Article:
Someone on Twitter posted a slide from the latest investor presentation from Atlas Energy that piqued my interest. The majority of the company is being acquired by Targa Resources, but before the transaction is closed a small part of the company is being spun off to existing shareholders. Management seems to believe that the implied price of the new Atlas Energy Group is substantially below intrinsic value:
The merger perspective
While this sounds great we have to realize that at least a part of the possible undervaluation represents a merger risk premium. The size of the risk premium should however be small since:
- Both stocks showed a muted market reaction when the deal was announced (so the downside should be limited as well)
- The deal is for a large part in stock so the price is automatically adjusted (to some extent) based on changing conditions in the oil and gas market
- Regulatory concerns should be zero given that we are talking about two relative small players in a commodity business (and the companies indicate in the merger agreement that no approval from any government authority is required)
- The merger agreement seems to be airtight since neither changes in market conditions nor extreme events such as disasters or the outbreak of war are valid events for termination.
The only negative is perhaps the fact that the termination fee is ‘just’ $53.4 million, or approximately 3.6% of the current deal value. If Targa Resources would really want to get out from the agreement they could do so. Since both stocks have moved in aggregate a limited about since the deal was announced in October, and with a very high correlation, I doubt that anything has changed so far that would lead to the acquiring party wanting to cancel the deal.
Since we are receiving one security with an uncertain value it is impossible to calculate what the potential return of the merger arbitrage is, but this might exactly be the reason why there is an opportunity here. People who ordinarily would play the merger arbitrage game might not enter because they don’t want a large exposure to the new Atlas Energy Group that cannot be hedged. At the same time the people who would want to buy just the new Atlas Energy might not be interested in the merger arbitrage game since you need a lot of gross exposure to ATLS and TRGP to buy a small new Atlas Energy position.
What the potential return is of the combined merger arbitrage/spin off depends of course critically on the intrinsic value of the new Atlast Energy. The management team seems to think that the disconnect between price and value is pretty huge:
Some of these numbers are already outdated and a bit lower while other are potentially too optimistic, but if it’s roughly right you still get a great deal. The stub is currently trading for $4.21, so if it’s worth $13 you would be looking at more than 200% upside! That should give you some wiggle room to adjust certain items downwards.
Almost all value is related to Atlas Resource Partners. The company owns 100% of the General Partner (GP) Interest, 100% of the Incentive Distribution Rights (IDRs) and a 27.7% Limited Partner (LP) Interest. The limited partnership units are easy to value since they are traded on the NYSE under the ARP ticker. The general partnership units are also relative straightforward since they are entitled to 2% of ARP’s cash distributions. With ARP currently trading at a >19% yield I think we have to conclude that the current distributions are not sustainable, and that makes sense since oil prices have dropped a lot. Perhaps a bit crude, but if the current price is right a fair yield is probably roughly half the current yield. This would mean that the company would distribute approximately $100 million per year to LPs, and as a result the GP would be entitled to ~$2 million/year. This would also imply that the IDRs would be far out the money since they only start to generate cash flow at distributions of more than $0.47/quarter. This represent a yield of more than 15% at the current market price.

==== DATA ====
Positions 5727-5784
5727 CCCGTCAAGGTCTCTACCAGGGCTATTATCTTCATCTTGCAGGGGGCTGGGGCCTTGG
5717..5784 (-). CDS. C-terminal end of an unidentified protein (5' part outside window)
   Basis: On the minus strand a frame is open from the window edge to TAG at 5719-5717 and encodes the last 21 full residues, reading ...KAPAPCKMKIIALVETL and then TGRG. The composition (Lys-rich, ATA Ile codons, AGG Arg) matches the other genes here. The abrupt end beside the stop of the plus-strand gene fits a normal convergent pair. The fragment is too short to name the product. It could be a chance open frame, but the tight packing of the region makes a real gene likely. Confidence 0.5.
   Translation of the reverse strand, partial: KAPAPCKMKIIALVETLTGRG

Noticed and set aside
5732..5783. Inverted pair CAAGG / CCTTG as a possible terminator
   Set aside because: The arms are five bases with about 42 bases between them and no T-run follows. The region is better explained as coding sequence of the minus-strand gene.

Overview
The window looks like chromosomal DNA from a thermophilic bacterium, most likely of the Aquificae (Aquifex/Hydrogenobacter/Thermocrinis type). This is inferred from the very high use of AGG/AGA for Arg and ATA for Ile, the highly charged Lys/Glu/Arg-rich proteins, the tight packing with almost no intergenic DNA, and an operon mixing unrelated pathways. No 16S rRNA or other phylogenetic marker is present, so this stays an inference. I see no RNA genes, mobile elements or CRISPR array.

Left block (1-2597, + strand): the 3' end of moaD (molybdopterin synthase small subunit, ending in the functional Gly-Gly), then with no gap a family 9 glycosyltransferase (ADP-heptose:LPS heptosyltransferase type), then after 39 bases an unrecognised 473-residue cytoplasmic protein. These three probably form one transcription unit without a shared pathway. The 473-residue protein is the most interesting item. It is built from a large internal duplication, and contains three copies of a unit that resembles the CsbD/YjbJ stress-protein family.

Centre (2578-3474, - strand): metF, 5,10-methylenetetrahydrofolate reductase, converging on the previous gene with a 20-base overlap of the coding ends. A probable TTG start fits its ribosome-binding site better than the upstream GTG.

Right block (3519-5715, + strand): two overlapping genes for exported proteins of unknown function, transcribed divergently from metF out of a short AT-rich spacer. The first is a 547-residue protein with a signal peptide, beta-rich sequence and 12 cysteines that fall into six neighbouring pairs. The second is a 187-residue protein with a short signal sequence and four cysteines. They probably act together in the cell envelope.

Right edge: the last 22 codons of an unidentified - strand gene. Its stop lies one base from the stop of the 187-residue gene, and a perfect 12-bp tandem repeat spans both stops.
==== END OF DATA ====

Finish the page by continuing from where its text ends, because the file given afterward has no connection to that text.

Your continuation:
So I have a huge discrepancy between the fair value estimate from management and my own estimate. A $17 million revenue stream at a 20x multiple (pretty high) is worth $6.50/share. A $2 million revenue stream at a 15x multiple is worth just $0.60/share and would eliminate almost all upside even if we take all other estimates at face value (I think some need to be adjusted downwards, but not by a whole lot).
So I’m I being too pessimistic here? Is the market too pessimistic about ARP? The management team seems to think so if we believe the Q&A from the latest conference call (emphasis mine):
Thanks Lee. Well of course I think our latest acquisition demonstrated how we can actually grow, we expect profitably without issuing additional equity at these ridiculously low prices. Although one should note that the entire sector wrongly in my opinion is creating yields that are in double-digits. So that part is really foolish, but you will know more about the market than I do. But I do know that with the imagination as we’ve demonstrated one can do deals even where common wisdom would say you can’t do great deals. And I think our counter cyclical approach has proven to be very useful in the past and we’re just watching as the panic in the oil patch increases, we’re in a position now to diversify nicely.
Or are they perhaps right and is there here indeed a great opportunity? And if they are right wouldn’t it make more sense to buy ARP directly? What do you think?
No position in ATLS, TRGP or ARP at the time of writing.